June 20, 1790 was a Sunday, and government offices were appropriately closed. The United States government was in its first year of existence (the Constitution had just been ratified in June of 1788 and the first elections in 1789), and the First Congress was meeting in New York City. Thomas Jefferson proposed a dinner party inviting James Madison, who was serving in the House of Representatives representing the State of Virginia, and Colonel Alexander Hamilton who was serving as the first Treasury Secretary under President George Washington.
James Madison, as one of the primary authors of the Constitution, was a very powerful member of the Congress and had recently led the charge to scuttle Hamilton’s plans for the Federal Government to assume Revolutionary War debt of some of the States (Virginia had paid off most of its debt). Madison had also stopped a movement to award the site of the Nation’s Capital to Philadelphia (the Residency question) and was advocating for a Potomac siting, which had no momentum with the sectional blocks of the day, Northern (Boston), mid-Atlantic (NY and Philadelphia) and southern agrarian (Virginia and south). Thomas Jefferson as the acting Secretary of State was well aware that the new nation was the laughing stock of international European bankers and was perceived as a poor credit risk. Additionally, as a Virginian, he was intrigued with the idea of a Potomac siting.
Delegates of the various interests had already been having secret meetings on the Residency question as well as the debt issue. Jefferson, being an elder statesman at age 47 sensed an opportunity to broker a deal. On July 9, 1790, the House passed a Residence Bill which moved the Capital to Philadelphia for 10 years and then permanently to the Potomac. On July 26, 1790 the House passed the Assumption Bill. There is little doubt that a deal had been made at the dinner meeting on June 20, although there was only a short note that Jefferson wrote about the meeting later in his life. This deal ended up serving our nation well by separating the powerful business interests of New York from the agrarian and other interests of the day.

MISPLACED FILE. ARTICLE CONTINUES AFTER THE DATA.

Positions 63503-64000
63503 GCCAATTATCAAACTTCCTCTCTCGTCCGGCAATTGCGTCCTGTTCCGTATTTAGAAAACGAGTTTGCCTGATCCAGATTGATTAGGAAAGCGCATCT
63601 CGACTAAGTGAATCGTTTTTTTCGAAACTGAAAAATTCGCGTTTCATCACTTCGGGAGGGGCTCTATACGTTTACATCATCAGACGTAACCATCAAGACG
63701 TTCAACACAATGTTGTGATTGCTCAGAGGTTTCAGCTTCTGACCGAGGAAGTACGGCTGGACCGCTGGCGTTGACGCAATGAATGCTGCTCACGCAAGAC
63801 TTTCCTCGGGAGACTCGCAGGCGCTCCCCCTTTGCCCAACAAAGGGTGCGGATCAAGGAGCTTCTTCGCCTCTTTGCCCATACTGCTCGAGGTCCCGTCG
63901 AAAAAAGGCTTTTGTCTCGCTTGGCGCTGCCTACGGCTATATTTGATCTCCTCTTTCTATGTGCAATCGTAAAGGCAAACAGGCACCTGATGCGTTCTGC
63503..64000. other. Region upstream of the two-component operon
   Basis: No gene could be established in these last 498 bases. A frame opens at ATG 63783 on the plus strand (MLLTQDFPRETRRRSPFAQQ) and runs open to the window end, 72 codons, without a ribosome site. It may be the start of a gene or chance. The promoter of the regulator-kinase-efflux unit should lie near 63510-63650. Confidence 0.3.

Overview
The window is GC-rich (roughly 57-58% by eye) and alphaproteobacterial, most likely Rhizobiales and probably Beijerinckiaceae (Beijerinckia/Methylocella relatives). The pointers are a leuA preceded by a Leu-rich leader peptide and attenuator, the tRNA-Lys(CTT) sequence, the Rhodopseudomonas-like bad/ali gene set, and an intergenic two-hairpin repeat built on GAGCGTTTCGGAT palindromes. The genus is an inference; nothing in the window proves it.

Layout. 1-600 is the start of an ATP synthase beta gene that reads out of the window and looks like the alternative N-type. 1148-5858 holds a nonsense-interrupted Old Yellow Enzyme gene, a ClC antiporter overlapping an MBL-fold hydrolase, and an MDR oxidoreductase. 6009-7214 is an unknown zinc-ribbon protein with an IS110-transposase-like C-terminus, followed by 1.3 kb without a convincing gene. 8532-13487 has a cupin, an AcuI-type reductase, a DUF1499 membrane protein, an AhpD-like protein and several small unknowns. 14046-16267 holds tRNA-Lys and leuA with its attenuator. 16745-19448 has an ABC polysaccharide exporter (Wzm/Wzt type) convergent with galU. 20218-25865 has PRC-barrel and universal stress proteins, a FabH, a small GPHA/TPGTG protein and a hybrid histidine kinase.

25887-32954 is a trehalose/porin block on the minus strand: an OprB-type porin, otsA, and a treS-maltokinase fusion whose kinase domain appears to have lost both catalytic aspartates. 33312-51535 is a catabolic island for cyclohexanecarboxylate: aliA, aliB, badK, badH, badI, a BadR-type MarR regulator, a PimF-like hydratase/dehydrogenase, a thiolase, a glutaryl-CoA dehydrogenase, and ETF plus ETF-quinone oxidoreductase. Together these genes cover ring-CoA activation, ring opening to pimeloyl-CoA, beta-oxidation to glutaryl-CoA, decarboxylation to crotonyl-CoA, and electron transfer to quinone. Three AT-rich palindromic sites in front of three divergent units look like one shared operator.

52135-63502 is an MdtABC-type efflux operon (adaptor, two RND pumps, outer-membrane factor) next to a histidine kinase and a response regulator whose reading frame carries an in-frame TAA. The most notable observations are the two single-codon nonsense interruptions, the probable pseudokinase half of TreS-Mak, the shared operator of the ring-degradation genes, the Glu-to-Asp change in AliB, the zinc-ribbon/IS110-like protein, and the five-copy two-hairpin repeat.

The lessons of this compromise are particularly applicable to business today. At a time when the world has never been more connected with email, text and other media, in many ways we have never been more disconnected. Trust is always the major factor in getting anything significant accomplished and people trust people with whom they have a personal relationship. The best way to establish that Trust is via a face to face meeting. When you meet somebody personally, you have the opportunity to appeal not only to the logical side of the brain but the visceral side as well.
This brings up an interesting question. Would the capital be in Washington DC today if they had had email in 1790? We will never know, however it is quite possible that our nation’s capital would be somewhere other than Washington DC, had it not been for dinner meeting.
If you want to read more about this historical story, I encourage you to take a look at “Mr. Jefferson’s Dinner Party,” by Joseph J. Ellis. This is where I got the inspiration for my blog post. Also, if you want to read another of my lessons from history, you should read “Does Your Building have Mass Appeal?” This lesson is rooted in the cost of electricity and is set in 1892.
About Francis Rentz- Francis, who is based in Tallahassee, Florida and is one of the founding members of SouthLand Commercial, has more than 20 years of experience and secured numerous transactions valued at more than $100 million. He specializes in commercial properties and land. Click here to view his full profile and listings, or if you would like to contact him, you can call him at 850-877-6000, or email him at [email protected]
Does Your Building Have Mass Appeal? – CRE Lessons from History